We do not have a pan India common procedure for releasing prisoners after securing bail. There are numerous cases where the release of a prisoner from jail is delayed even after he has secured bail from the court. Shri Bhagwan, a practicing young lawyer, questions whether this is not a breach of fundamental right to life and personal liberty assured by article 21 of the Constitution?
Recently I have been working with a lawyer who is dealing with some cases of Delhi riots 2020. An accused named Sultan Ahmad secured bail on 28/04/2022 but he walked out of prison on 05/05/2022. Is that not a breach of his fundamental right to life and personal liberty assured by article 21 of the Constitution?
Chief Justice of India N.V. Ramana said “it is just too much” that people given bail by courts, even by the Supreme Court, have to wait for days before the prison authorities release them after Agra Jail Superintendent refused to release 13 prisoners because he had not received the certified copy of the Supreme Court bail orders through post.
“Protection of Life and Personal Liberty: No person shall be deprived of his life or personal liberty except according to procedure established by law.”
This fundamental right is available to every person, citizens and foreigners alike irrespective of caste, religion, race, gender or birth place. The State can curtail this fundamental right by certain provisions of law like preventive detention laws. Constitutionality of preventive detention laws is a different question; here we are only concerned about the protection of personal liberty from arbitrary and unreasonable exercise of power. Though ‘Criminal law and procedure’ is the subject of the concurrent list in the constitution, we do not have a pan India common procedure for releasing prisoners after securing bail. Lack of nationwide fixed procedure and time-limit or uniform guidelines for accomplishment of duties and responsibilities by court, police and jail authorities results in a breach of the fundamental right of personal liberty of prisoners.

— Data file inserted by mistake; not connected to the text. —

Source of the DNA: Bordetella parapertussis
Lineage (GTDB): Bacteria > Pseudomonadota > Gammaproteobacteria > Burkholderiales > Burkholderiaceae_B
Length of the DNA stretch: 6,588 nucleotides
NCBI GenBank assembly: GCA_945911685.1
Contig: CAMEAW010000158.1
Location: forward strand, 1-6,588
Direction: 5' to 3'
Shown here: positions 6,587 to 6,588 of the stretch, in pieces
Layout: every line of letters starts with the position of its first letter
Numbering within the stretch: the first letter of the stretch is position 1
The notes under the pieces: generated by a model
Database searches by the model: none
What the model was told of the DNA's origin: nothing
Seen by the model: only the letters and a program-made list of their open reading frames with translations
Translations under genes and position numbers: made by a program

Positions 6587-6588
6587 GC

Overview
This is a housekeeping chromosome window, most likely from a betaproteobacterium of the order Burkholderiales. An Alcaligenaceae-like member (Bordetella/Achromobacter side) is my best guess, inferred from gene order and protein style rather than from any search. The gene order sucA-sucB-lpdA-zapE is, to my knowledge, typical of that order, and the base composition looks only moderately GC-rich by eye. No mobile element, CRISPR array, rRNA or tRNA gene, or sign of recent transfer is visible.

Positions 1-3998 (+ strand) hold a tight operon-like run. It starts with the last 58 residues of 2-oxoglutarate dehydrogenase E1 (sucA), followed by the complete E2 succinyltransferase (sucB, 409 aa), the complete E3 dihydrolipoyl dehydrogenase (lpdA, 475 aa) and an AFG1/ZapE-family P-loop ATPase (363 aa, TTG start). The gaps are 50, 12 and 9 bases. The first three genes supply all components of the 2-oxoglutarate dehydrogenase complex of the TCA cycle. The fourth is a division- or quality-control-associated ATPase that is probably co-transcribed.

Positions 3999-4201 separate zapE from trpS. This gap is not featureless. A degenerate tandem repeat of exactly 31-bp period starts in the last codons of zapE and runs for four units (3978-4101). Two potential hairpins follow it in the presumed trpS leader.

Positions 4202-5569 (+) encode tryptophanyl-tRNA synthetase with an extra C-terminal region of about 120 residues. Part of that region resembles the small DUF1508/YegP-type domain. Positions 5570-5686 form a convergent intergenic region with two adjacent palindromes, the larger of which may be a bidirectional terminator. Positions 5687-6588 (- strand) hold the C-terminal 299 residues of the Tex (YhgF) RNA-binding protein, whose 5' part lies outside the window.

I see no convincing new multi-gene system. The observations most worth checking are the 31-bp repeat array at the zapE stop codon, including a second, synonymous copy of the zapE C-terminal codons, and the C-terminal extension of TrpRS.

Sultan Ahmad’s case is not the only example of delayed release; there are ample examples that take place on a daily basis. Recently, we witnessed some infamous cases of delay in release after bail, even where the accused secured bail from the Hon’ble Supreme Court or High Courts. These were cases of Aaryan Khan, Comedian Munawar Faruqui, Pinjra Tod activists Devangana Kalita and Natasha Narwal and Jamia Millia Islamia student Asif Iqbal Tanha.
What are the reasons behind unlawful delay in release?
1. Bail Order
Everyone who wants liberty from detention has to file a bail application before the competent court. If the presiding officer of such a competent court is satisfied with the grounds for the bail application, they can pass a bail order in favor of the accused person. Bail Order is an important part of bail bond and without bail order one cannot present bail bond in court. This order is the first cause of delay in release even when bail of the applicant is allowed. There is no fixed process of giving preference in securing bail orders by the court so this process can take from one day to one week in some cases.
2. Conditions of furnishing Surety Amount
For assuring the accused’s assistance in investigation and court proceedings, the court imposes the condition of furnishing a surety amount. Courts have witnessed bail jumping in the past. Somehow presiding officers thought that imposition of a greater amount of surety will reduce chances of bail jumping. But it’s not a straight-jacket formula.